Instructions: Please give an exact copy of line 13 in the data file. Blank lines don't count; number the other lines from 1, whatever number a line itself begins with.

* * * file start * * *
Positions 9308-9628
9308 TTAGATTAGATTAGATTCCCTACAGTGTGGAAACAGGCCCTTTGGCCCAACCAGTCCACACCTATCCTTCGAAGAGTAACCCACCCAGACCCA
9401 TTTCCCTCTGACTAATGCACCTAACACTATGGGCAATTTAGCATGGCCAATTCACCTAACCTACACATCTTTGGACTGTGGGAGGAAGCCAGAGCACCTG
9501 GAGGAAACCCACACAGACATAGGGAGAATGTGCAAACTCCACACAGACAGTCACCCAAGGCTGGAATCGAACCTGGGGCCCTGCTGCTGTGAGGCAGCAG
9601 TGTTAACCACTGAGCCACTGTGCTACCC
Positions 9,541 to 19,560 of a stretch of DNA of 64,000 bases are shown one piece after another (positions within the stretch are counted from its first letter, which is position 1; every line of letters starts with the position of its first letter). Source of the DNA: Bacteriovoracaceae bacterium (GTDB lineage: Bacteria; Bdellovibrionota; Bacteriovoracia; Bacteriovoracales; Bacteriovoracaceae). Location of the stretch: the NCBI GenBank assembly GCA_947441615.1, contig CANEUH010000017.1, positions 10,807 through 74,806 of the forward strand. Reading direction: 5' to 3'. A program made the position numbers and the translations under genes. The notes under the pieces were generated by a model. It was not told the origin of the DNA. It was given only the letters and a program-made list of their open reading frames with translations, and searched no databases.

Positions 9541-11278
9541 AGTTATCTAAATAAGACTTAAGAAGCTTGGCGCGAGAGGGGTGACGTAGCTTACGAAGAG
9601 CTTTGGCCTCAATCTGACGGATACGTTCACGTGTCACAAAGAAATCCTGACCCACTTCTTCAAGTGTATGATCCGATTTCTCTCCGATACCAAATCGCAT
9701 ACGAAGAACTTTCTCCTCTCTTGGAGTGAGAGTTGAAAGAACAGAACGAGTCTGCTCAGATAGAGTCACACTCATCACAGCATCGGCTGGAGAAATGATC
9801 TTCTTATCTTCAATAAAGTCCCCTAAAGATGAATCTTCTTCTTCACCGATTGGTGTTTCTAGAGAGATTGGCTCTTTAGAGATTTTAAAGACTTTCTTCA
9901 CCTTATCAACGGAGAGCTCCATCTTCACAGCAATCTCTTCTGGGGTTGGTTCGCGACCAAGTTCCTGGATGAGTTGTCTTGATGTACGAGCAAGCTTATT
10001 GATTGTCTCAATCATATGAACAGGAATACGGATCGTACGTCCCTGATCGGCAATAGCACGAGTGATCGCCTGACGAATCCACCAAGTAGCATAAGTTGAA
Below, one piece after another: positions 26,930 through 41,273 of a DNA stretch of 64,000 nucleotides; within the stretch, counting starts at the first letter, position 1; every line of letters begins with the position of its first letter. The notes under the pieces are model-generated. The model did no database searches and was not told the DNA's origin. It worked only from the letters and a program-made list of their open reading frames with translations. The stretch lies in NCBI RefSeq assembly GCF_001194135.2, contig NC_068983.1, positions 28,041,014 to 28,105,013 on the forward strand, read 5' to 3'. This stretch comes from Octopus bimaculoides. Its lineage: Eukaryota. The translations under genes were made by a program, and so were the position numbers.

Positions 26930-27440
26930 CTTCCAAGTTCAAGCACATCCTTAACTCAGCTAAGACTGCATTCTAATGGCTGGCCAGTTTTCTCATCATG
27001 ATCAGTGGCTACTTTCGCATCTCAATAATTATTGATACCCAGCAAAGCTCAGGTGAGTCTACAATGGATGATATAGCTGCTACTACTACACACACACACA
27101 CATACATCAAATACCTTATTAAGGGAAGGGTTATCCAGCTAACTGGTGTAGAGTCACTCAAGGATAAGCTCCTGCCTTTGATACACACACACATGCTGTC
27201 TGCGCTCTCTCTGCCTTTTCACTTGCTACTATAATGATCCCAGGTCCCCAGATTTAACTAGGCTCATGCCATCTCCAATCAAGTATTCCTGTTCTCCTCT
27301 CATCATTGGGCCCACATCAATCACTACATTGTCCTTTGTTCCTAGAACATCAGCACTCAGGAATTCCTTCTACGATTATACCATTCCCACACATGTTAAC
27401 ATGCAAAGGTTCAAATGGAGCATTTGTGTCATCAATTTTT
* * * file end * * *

10001 GATTGTCTCAATCATATGAACAGGAATACGGATCGTACGTCCCTGATCGGCAATAGCACGAGTGATCGCCTGACGAATCCACCAAGTAGCATAAGTTGAA